I. Analysis Of Last Thirty Years

The situation the world has been in for last several years was a really unstable one. From two centers of power and order in the world, one – the USSR – has disappeared. Two other are still in order to emerge – I mean Europe and China, and, perhaps, India. The revolution in science and technology shows no signs of slowing down. The population of Earth is steadily growing. Nuclear weapons are creeping over the world; recently India, Pakistan and, quite possibly, Israel, South Africa and Arab states have come into possession of not only the nuclear weaponry, but also of means to airlift it over thousands of kilometers. Economical contradictions between the U.S. and Europe, the U.S. and China, China and Japan, Germany and Turkey, Germany and France, and so on, are growing ever more acute day by day.

What could be the result of next twenty or thirty years of the world history? Is there a possibility of large-scale local or even international wars breaking up? In what manner the world will be divided between the "old" and the "new" powers? What could be the rates and trends of economic growth in various regions? Which kinds of goods will be considered indispensable for life, and which won’t? What transformations will democratic institutions in core states and developing countries undergo? And what could be the place of Kazakhstan and Russia in this new world?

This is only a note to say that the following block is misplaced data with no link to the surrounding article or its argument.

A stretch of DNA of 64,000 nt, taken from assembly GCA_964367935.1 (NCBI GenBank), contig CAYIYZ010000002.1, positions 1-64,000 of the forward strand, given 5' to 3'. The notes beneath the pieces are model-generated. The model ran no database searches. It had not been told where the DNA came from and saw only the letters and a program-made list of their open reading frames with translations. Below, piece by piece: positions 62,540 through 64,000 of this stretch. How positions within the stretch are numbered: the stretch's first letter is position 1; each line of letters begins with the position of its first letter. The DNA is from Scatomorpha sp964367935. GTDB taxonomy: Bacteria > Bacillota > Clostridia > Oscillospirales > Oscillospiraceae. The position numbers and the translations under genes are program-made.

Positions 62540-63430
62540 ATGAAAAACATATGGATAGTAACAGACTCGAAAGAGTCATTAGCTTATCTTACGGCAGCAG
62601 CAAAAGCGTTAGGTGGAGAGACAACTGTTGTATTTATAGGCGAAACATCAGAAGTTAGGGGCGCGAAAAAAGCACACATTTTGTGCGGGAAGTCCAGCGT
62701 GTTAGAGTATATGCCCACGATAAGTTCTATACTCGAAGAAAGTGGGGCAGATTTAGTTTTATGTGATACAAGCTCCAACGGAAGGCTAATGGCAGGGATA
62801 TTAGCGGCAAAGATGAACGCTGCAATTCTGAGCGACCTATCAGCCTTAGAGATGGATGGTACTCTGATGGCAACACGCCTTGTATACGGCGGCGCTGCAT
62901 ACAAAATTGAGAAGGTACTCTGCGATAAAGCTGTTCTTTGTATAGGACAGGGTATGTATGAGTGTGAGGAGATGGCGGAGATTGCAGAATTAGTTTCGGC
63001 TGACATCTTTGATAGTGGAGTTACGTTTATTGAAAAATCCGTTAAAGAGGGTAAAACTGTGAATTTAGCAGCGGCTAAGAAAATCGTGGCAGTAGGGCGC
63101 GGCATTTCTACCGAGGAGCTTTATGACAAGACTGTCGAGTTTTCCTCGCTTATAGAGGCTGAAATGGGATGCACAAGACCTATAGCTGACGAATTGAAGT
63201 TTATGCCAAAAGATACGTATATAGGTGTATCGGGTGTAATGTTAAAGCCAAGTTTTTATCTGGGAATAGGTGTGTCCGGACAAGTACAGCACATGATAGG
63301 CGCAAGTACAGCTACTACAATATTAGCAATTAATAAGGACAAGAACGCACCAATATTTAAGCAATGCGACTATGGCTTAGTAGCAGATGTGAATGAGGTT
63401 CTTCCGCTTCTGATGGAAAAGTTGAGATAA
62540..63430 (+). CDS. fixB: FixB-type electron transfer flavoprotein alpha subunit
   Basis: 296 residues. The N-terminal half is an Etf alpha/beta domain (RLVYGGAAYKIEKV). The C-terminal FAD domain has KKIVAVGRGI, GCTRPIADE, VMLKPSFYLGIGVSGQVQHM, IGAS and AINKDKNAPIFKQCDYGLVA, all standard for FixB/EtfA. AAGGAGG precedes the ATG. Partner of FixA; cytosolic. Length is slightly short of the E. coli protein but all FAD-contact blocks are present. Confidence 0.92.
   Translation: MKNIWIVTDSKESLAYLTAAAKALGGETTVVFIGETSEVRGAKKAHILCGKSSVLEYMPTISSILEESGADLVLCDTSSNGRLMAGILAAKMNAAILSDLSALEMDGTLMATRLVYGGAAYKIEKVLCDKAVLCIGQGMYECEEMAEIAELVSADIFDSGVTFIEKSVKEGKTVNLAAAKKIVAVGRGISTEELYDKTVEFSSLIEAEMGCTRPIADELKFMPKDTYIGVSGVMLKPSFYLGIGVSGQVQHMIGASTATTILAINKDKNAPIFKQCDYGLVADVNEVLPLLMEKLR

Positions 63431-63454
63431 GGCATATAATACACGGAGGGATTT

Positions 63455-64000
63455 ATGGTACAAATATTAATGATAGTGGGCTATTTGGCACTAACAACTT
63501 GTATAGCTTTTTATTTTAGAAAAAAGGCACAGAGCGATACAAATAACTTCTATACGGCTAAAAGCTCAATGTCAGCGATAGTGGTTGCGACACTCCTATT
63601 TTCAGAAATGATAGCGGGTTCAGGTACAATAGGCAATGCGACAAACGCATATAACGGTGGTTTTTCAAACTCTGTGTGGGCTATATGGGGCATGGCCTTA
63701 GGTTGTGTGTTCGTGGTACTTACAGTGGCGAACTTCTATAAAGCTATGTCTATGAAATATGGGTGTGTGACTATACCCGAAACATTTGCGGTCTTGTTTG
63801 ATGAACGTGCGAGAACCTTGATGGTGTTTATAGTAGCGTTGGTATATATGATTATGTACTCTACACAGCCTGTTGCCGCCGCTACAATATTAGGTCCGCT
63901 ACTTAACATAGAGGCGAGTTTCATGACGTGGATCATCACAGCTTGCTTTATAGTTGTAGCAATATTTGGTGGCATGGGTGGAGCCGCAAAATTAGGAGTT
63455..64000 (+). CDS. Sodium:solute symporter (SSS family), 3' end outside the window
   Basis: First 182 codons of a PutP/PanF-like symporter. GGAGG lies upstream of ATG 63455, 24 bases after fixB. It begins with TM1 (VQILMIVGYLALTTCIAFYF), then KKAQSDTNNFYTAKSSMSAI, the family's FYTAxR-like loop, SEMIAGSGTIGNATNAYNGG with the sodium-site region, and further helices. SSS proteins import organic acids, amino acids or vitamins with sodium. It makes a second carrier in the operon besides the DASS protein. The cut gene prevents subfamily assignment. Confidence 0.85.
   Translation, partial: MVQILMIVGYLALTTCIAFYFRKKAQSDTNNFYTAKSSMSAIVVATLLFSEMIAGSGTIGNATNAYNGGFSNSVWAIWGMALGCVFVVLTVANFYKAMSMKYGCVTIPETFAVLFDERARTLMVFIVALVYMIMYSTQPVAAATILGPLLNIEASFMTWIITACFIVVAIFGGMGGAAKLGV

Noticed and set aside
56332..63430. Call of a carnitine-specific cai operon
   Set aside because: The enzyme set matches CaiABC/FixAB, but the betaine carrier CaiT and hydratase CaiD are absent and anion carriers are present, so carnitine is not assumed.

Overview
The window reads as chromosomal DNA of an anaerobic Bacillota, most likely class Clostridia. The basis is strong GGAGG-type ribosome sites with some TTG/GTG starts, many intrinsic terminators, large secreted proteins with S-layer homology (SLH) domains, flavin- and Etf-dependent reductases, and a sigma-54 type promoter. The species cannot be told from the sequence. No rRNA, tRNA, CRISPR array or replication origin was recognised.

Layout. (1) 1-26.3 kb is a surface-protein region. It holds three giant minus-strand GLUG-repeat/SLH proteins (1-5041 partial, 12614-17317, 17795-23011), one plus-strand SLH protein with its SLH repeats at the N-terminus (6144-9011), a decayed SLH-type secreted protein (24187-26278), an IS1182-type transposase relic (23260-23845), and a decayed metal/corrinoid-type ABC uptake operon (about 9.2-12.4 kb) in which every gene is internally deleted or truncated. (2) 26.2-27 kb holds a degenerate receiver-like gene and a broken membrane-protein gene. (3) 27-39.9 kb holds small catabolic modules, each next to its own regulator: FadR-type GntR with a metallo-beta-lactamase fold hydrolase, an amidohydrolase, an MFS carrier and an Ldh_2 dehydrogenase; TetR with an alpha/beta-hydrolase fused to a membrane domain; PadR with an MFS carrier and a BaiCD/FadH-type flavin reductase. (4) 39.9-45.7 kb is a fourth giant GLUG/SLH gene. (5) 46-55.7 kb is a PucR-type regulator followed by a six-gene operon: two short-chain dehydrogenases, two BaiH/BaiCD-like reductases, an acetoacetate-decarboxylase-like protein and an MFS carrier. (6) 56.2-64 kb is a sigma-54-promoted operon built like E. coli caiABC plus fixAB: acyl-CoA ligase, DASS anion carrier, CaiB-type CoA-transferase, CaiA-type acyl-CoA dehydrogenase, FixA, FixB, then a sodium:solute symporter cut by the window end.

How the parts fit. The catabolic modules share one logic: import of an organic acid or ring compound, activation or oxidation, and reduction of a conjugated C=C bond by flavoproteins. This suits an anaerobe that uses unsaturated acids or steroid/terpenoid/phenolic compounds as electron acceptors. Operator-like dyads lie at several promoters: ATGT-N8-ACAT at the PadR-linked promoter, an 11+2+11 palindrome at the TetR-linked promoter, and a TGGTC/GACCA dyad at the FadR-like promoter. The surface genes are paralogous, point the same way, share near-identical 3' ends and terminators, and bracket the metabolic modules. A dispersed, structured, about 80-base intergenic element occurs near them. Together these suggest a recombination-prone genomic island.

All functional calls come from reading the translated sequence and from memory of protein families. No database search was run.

Let us analyze the most typical trends main world powers developed along during previous thirty years (since 1970 till 1999). The USSR, which was stabilized in the 1960s to the degree that allowed him to reach its last great successes in the confrontation with the U.S. and Europe, was finally caught up in the down-going trend of stagnation. Since the 1970s it has been falling down the crevasse, ever faster and faster.

The 1980s were time of frenzied efforts to reform the system and save what was left of the USSR’s place in the world. The 1990s saw the Soviets retreating from the field of forces. The Soviet commonwealth eventually broke into pieces, shorn of its economic might.

The U.S., that also faced contracting of their share in the world economy, have nevertheless successfully endured the struggle for marketability and efficiency with Japan and Europe, and won in the 1990s. All the time they have been fighting to preserve their political, cultural and ideological influence throughout the world, to make it secure forever after the breakdown of the USSR.

By the end of the 1990s, the US dollar has reached its maximum value and had no more rivals in the world. The American life-style and consumption levels were the highest in the world. The only trifle obstacle laid in the new centers of power, which have emerged by that time, and were as much eager to get to power and influence, not caring a bit of the interests of the USA. I mean here China and, maybe, the unified Europe, which didn’t have to be afraid of the Soviet bloc or the Communist threat anymore.